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"Thanks for everything"

March 24, 2005 -- Tonight's episode of NBC's "ER" included something we weren't sure we'd ever see from the show: a patient's mother thanking nurse character Sam Taggart for making a catch that would play a key role in her son's impending surgery, followed by a "ditto that" from the intern who had resisted Taggart. What can we say? Nursing skill, patient advocacy, informal teaching of young physicians, due credit for patient outcomes--it's almost like episode writers David Zabel and Lisa Zwerling, M.D., were actually paying attention to our concerns. Of course, this is just a minor part of one plotline. The episode still has nurses reporting to the chief of ED medicine, and it remains focused on the physicians' work, largely ignoring nursing when it's not showing physicians doing it. But we certainly commend the show for this effort to show the value of nursing.

In this episode, "Back in the World," one plotline is about a likable 12-year-old boy who has accidentally shot himself with a gun he felt forced to carry for self-protection. Shortly before the boy is to be transported to surgery, the show's lone major nurse character, Taggart, does a sensory exam with a Q-tip on his leg below the wound, and discovers some tingling in a spot well below where the bullet rested as shown on the X-ray. She shows intern Ray Barnett the boy's X-ray, which she says shows that the bullet has lost a chip. She surmises that the chip is in the popliteal artery--behind the knee-cap. Barnett is skeptical and in a hurry, telling her the boy is "my patient" and that he doesn't want to pursue it. But Taggart pushes him to consult with attending John Carter, and calls to arrange another X-ray. Later, Taggart spots Barnett and senior resident Pratt taking the boy up for surgery. They tell her the X-ray showed she was right. Pratt tells her it was a good catch. The boy's mother speaks directly to Taggart: "Thanks for everything." Barnett says: "Ditto that." Taggart practically melts.

And so did we, for a moment. In this one interaction, the episode addressed many of the concerns we have with the show. Taggart displayed important health knowledge and critical thinking skills, she pursued her concerns despite resistance from an intern, whom she effectively educated, and she received credit for her work, not only from the patient's mother, but even from the intern and the senior resident. We could quibble with the fact that the expertise Taggart displayed is actually more likely the province of physicians and advanced practice nurses (APRNs). Staff nurses do assess patients for motor and sensory deprivation, but generally don't do such detailed fine point sensory exams with Q-tips or fine point reading of X-rays. Similarly, an ED nurse probably would have gotten concurrence from a physician or APRN before scheduling an X-ray. So this is really a physician's vision of how a nurse might be impressive--by doing things physicians normally do. Because the show does not consult nurses on its scripts, it has little idea about what most nurses really do to improve outcomes. We're aware it may sound like we're complaining about the show giving nurses too much expertise and authority, but our point is that it's still not quite the right expertise and authority. Just as physicians should not be credited for nursing work, nurses should not be credited for physician work. That kind of inaccuracy really serves no one's long term interest (though we can't say we've heard of many physicians complaining about how "ER" and other Hollywood shows persistently depict them doing the work of several other types of professionals). Moreover, true to the show's general practice, Barnett's remark about it being "my patient" is not rebutted, leaving viewers to think he's mean, but not wrong. Still, for "ER," this small plotline is a huge success. Of course, whenever "ER" has a nurse character display initiative, knowledge and skill, we worry that she's outgrowing nursing, and getting ready for medical school.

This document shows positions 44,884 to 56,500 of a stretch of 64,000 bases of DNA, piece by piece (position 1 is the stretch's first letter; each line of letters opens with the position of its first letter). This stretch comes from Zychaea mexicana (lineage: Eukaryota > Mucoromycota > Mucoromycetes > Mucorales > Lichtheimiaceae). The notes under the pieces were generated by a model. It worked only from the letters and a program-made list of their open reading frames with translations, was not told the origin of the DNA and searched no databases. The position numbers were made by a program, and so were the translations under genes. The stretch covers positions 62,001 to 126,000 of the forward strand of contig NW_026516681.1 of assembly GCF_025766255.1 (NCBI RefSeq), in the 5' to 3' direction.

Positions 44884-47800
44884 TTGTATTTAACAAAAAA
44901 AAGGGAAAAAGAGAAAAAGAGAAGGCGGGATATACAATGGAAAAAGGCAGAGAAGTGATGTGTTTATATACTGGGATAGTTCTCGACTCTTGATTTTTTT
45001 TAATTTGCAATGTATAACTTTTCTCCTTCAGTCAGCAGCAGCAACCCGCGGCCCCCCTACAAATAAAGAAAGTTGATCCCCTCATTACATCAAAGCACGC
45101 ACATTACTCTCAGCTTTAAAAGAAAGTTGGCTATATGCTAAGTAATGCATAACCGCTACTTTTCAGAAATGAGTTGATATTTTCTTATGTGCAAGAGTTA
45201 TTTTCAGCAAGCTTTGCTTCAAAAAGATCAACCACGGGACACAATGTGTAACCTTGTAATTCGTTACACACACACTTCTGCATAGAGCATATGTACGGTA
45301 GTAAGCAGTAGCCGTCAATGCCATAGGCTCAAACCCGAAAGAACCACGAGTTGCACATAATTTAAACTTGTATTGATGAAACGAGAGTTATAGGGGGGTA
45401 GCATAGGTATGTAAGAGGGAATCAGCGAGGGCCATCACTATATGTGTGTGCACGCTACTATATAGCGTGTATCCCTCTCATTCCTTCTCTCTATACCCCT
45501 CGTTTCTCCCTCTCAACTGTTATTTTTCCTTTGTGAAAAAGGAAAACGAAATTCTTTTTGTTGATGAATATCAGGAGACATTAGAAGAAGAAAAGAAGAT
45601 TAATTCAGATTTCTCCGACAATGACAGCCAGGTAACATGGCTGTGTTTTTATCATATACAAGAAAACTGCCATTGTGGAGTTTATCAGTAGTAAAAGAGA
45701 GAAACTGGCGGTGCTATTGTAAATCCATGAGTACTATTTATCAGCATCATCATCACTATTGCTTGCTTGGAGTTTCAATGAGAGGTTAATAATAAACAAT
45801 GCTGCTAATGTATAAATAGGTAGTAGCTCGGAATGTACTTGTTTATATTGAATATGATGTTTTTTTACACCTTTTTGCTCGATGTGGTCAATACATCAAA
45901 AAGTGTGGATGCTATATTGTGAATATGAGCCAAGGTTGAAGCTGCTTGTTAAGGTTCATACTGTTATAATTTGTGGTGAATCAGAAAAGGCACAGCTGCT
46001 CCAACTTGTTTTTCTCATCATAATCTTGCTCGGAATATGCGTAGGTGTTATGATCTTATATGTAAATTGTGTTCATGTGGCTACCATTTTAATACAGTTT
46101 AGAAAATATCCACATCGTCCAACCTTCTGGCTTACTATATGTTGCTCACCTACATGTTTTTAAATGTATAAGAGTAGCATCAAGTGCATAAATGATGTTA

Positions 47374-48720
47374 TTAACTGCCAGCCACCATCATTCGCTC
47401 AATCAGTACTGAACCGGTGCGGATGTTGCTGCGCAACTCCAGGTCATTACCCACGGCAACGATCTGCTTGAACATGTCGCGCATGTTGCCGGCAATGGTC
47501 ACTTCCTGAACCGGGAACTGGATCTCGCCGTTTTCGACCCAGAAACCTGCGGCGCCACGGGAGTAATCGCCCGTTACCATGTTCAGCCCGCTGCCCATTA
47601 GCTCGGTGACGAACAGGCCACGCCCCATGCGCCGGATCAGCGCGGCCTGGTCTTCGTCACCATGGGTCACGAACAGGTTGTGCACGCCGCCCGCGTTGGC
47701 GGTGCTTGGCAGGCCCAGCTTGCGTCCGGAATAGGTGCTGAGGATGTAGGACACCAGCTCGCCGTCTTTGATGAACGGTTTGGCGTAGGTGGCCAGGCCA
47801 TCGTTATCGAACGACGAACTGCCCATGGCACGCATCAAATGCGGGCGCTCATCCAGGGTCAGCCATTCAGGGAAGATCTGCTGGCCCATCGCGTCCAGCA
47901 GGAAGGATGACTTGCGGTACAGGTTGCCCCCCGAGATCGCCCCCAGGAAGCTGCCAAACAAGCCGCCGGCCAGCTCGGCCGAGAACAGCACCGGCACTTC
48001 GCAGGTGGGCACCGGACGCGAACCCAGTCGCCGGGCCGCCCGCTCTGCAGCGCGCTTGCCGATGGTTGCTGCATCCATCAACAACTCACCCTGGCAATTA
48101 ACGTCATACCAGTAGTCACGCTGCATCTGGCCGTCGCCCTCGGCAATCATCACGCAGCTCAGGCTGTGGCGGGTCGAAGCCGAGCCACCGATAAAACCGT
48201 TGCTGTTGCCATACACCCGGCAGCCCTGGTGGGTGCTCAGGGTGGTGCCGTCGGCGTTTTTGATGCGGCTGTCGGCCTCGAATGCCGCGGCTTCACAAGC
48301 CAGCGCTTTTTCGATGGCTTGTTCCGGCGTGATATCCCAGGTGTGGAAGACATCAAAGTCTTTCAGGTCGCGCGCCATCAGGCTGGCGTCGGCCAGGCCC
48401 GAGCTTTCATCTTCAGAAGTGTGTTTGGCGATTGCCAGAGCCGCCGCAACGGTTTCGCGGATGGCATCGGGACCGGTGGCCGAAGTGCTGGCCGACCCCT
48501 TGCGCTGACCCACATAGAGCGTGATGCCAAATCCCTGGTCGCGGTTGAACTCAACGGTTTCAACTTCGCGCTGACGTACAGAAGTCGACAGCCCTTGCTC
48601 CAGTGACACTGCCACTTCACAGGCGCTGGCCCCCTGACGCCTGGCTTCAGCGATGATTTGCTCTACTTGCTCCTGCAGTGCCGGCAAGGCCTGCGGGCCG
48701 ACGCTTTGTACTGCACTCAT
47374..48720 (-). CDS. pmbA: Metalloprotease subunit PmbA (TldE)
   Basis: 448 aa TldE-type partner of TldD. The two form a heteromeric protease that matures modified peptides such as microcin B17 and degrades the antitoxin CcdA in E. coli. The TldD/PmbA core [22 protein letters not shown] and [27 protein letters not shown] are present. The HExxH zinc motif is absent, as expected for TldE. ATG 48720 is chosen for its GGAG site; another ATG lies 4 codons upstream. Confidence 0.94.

Elsewhere, the episode is more true to physician-centric form. Not long after this triumph, Taggart encounters chief of ED medicine Susan Lewis. Lewis tells Taggart that she's lost "my MICN nurse" (mobile intensive care nurse) and tries to get Taggart to work overtime until nurse Chuny Marquez can arrive to work the rest of the MICN shift. (MICNs advise paramedics in the field by radio.) This scene tells viewers that nurses report to physicians, which is false and damaging. This kind of staffing issue would typically be resolved by the ED nurse manager, charge nurse or nursing supervisor, and ED physicians would have nothing to do with it. But since the show has virtually never even shown members of nursing management, there is no one available of the show's nine major physician characters. Likewise, intern Neela Rasgotra continues her recent pattern of getting patients directly out of the waiting room, as if nurses who triage and decide when patients can be seen in the treatment area do not exist. On the whole, the episode largely holds to the show's overwhelming focus on its physician characters, who often do work that nurses are more likely to do in real life, such as providing emotional support to patients and families, and coordinating care by other health professionals.

We salute the show's effort, at long last, to give a nurse character explicit credit for improving a patient's outcome and for helping to train young physicians. It's certainly a start. But a journey of a thousand miles also requires the second step. We'll be watching.

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